In December of 2022, we published a post about the HackRF One shortage and the hardware revision our engineering team completed so that we could continue manufacturing HackRF One. This hardware revision was necessary because we had difficulty sourcing critical components during the global chip shortage, mainly MAX2837- the RF transceiver IC used in every revision of HackRF One before r9. At the time of that post, we had a significant backlog of orders, and we were uncertain about how long production would take with COVID-19 slowing down operations at the factory in China. Today, we have good news: production of r9 went very smoothly, and the finished HackRF Ones started shipping to our warehouses in late February. As of now, all of the backorders for HackRF One have shipped to our resellers.
With over half of this last production sold and shipped due to the backlog, we are already preparing for a second 2023 production run in quick succession. Some lessons we learned from this HackRF One shortage are to invest in components early for products we know we want to keep producing and that components on the shelf are preferable to components on order if we can find them in stock at a reasonable cost. Fortunately, we found more MAX2839s (the substitute component for MAX2837 in r9) with good date codes and purchased them for a second production of HackRF One r9. We have also already purchased production quantities of several other HackRF One components that have very long lead times, like the clock generator chip, the CPLD chip, and the microcontroller. These components are on the shelf and ready for us to use in the upcoming production, so we don’t have any immediate concerns about unreliable chip distributor lead times impacting our production schedule. Most likely, it won’t be as easy to find more MAX2939s for future productions because that part is obsolete. That means there will only be one more production of r9, and subsequent hardware revisions will use MAX2837.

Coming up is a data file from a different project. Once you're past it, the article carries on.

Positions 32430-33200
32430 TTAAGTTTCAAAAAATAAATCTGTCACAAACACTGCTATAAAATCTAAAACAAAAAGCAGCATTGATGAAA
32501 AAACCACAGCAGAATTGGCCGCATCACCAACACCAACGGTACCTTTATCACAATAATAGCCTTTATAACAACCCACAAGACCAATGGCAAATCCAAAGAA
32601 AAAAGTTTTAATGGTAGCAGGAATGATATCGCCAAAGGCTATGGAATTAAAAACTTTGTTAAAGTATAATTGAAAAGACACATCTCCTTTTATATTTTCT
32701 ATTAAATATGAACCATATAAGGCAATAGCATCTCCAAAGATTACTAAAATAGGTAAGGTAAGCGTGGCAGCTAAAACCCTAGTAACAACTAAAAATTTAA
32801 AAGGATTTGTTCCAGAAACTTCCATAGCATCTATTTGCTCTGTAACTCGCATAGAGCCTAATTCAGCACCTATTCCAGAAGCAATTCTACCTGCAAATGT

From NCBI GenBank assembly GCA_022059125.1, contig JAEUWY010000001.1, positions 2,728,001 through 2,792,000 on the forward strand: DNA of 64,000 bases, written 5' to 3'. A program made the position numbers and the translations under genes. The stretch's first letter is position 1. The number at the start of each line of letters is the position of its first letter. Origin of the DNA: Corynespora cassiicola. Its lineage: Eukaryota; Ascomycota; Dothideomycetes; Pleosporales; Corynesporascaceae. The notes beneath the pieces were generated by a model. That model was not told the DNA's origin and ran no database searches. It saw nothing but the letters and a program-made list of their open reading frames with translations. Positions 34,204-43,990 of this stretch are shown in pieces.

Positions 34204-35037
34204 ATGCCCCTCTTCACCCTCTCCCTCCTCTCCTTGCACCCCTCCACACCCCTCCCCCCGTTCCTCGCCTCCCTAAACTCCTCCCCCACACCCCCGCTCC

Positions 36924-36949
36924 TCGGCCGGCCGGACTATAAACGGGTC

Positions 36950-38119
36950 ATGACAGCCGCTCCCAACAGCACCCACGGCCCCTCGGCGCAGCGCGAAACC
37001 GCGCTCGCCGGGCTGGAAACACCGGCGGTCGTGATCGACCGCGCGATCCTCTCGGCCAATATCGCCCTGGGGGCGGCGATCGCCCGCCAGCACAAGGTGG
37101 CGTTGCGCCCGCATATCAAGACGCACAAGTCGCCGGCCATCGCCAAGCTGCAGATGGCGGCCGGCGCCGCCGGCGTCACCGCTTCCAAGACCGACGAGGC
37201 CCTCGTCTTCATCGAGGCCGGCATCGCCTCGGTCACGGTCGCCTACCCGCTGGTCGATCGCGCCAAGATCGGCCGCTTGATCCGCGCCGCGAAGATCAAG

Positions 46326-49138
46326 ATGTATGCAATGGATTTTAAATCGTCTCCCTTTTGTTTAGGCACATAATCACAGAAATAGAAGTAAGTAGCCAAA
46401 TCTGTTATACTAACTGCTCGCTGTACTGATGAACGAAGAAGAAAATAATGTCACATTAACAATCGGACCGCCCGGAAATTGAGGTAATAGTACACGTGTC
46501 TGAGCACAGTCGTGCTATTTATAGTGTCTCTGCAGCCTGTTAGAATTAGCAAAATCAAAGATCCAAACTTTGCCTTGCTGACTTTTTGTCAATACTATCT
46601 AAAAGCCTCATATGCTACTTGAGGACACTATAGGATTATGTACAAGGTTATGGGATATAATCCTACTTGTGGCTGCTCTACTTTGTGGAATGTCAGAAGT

We are already ordering components with long lead times for HackRF One productions as far out as 2024. Before the chip shortage, it was entirely realistic to acquire all the components needed for HackRF One and complete a production run within six months. That is no longer practical because even though purchasing conditions are improving for some components, chip destributors are still quoting lead times of up to a year for several key HackRF One components. MAX2837 availability in particular remains scarce; the average lead time has tripled and the manufacturer price has nearly doubled. The MAX2837s we ordered in 2021 for Fall 2022 production have yet to arrive, although we do expect them to be delivered finally this summer. We plan to use those in a third 2023 production near the end of this year. We don’t know when (or if) things will return to normal with the chip market. So to prevent future production bottlenecks caused by one or two missing essential components, we will continue to plan manufacturing schedules and component orders further ahead of time.
We appreciate our resellers for their cooperation while we navigated the challenges presented by the global chip shortage, and their customers who waited patiently (some for months) for their HackRF One orders to be delivered. Thank you for being so supportive! We can’t understate this: you are the reason we are still here!